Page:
Last Spring I took the time to discover, again…
Asparagus. Yes, I have been eating asparagus for years. Loving it. The first few times were probably smothered in cheese sauce but as time went on I moved on to steamed, roasted and grilled. It’s a great quick cooking vegetable and can take on just about any cuisine. Just threw some in fried rice the other day… But last spring, I had an epiphany about asparagus. Things have not been the same.
We were heading up north to check on our property. When there, I cook. Before the trip I stopped by the Co-op and grabbed a few things. The local asparagus seemed appropriate and I was roasting a chicken so… hey, perfect. I was also bringing a couple bottles of wine. One being my first bottle of summer Rose. Exciting! So, for brunch the next day as I pondered over what to make, the asparagus tempted me so eggs won out over the chicken. I decided to make an asparagus, gruyere and spring onion omelet. It seemed only appropriate to open the Rose, why not? let the relaxing begin. The sun was warm and we dined on the deck, sipping Rose and and enjoying the omelet, much more than usual. So much so, I had to stop and analyze it. This requires picking apart the food to taste each ingredient, separately. Yes, the cheese, Gruyere Cru Surchoix was amazing. (BTW this cheese just won 2016 World Championship blue ribbon, and is hard to get right now!). But, it was actually the asparagus that caught my attention. It tasted different. There was a drastic flavor difference between this asparagus and the regular supermarket variety I was so used to. To be truthful, I am sure I have picked up asparagus fresh from the Farmers Market in the past but, it was the Rose, that caused me to slow down, to savor this spring vegetable. The asparagus was herbal, sweet, and little earthy. It was delicious. The flavor lingered and paired perfectly with the nutty, melted, gruyere. It was memorable, obviously, I am still thinking about it a year later! After a bit of research, I learned like sweet corn and peas, asparagus contains lots of sugar at the moment of harvest. After asparagus is picked the sugars rapidly begin to form starch molecules, turning the tender sweet stalk a little more bland and starchy. Ah, so that’s what I have been eating.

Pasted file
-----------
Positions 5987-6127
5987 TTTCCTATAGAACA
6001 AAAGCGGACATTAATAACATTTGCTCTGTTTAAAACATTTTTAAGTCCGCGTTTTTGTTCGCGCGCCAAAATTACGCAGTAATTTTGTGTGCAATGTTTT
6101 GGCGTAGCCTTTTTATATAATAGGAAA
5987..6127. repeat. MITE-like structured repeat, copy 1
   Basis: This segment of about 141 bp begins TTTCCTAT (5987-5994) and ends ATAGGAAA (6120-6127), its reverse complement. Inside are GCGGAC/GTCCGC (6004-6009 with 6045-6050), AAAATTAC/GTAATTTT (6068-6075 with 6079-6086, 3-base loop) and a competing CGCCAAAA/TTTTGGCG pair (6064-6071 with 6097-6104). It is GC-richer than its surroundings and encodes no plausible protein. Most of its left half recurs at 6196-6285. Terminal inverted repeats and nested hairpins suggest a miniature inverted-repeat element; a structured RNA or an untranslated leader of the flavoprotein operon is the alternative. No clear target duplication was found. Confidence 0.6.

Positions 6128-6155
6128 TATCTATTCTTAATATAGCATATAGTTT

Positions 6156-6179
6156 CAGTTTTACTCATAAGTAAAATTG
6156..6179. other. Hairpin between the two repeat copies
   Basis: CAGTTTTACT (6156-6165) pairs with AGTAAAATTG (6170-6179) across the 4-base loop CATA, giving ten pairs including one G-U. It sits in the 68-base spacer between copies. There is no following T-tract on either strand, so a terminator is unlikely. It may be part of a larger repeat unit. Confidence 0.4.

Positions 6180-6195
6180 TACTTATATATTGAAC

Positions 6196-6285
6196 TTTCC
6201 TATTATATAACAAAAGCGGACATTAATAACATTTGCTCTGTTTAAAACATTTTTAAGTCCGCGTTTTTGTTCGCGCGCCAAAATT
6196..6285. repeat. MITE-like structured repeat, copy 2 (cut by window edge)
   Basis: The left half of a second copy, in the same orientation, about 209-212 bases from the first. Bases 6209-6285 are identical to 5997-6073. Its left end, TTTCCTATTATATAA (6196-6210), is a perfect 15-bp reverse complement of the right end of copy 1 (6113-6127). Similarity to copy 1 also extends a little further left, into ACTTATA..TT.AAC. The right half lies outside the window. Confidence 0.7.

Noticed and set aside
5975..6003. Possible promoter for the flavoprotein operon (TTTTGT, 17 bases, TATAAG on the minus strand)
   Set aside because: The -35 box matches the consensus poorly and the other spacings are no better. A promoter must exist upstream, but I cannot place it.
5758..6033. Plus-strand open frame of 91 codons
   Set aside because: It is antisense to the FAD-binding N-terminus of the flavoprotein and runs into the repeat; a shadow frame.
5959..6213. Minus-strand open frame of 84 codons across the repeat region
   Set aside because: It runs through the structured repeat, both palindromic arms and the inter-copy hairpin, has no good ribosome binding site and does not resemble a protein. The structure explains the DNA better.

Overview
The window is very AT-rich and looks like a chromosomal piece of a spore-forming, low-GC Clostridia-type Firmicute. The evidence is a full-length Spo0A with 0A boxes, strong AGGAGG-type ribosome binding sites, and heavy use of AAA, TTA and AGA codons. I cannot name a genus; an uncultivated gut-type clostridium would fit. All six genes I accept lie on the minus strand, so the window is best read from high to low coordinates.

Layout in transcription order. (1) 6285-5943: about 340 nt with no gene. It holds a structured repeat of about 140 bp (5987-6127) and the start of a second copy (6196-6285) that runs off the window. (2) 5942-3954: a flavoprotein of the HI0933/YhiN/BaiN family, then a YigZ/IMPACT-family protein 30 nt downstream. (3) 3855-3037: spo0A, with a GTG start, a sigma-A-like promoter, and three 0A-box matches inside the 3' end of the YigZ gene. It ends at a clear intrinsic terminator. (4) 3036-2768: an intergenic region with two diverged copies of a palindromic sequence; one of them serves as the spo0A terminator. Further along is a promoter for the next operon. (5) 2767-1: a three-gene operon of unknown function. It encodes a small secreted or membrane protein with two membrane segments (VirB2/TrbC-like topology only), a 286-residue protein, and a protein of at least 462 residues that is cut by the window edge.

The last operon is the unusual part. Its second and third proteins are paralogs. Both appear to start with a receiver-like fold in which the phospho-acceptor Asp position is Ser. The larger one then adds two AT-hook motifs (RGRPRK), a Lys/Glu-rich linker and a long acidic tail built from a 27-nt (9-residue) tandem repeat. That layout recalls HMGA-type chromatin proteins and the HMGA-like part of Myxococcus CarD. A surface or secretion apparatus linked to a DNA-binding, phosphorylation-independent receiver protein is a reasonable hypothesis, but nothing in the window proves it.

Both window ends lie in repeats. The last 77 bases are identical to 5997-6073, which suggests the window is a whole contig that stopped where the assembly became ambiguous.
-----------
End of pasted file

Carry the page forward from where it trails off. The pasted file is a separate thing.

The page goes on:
This time of year do me, your farmer, and your tastebuds a favor: don’t buy the asparagus from the grocery stores. Deliciousness is just a Farmers Market stroll away, or a drive to a local farm, read on.
Those of you might remember our former staff member, Chef Hil. Well, she got married and opened upBlossom Hill Orchard and Farm. It is a gorgeous farm and the farm store is adorable! Along with her farm’s produce she offers jams, honeys, crackers and other great items just like ZZest Market! We taught her well. But, what ZZest Market only had a taste of, is her fabulous bakery items. These lovelies are worth the trip right there. Pies! pies! muffins, cookies and more. Everything she touches is country farm, comfy, perfection. Take a drive it’s beautiful. Although apples are their main produce their farm is growing. Right now for the season they have rhubarb and asparagus. Also, Hillary and Dane will be at the Rochester Farmers Market weekly starting mid-May.
Here’s a happy little extra- If you absolutely need to store asparagus, treat it like you would a bunch of flowers. Place the trimmed ends into a cup of water with the stalks standing straight up, then loosely cover the tips with a plastic bag to prevent evaporation. Set the whole thing in the fridge. But seriously eat the asparagus ASAP. Perfect in omelets, or roasted with olive oil and truffle salt, grilled with a drizzle of balsamic or steamed with butter and sea salt. Make an asparagus pesto with almonds, pecorino and olive oil, serve over freshly cooked pasta. Asparagus risotto! yum. Psst… the perfect pasta and arborio rice is available at ZZest Market!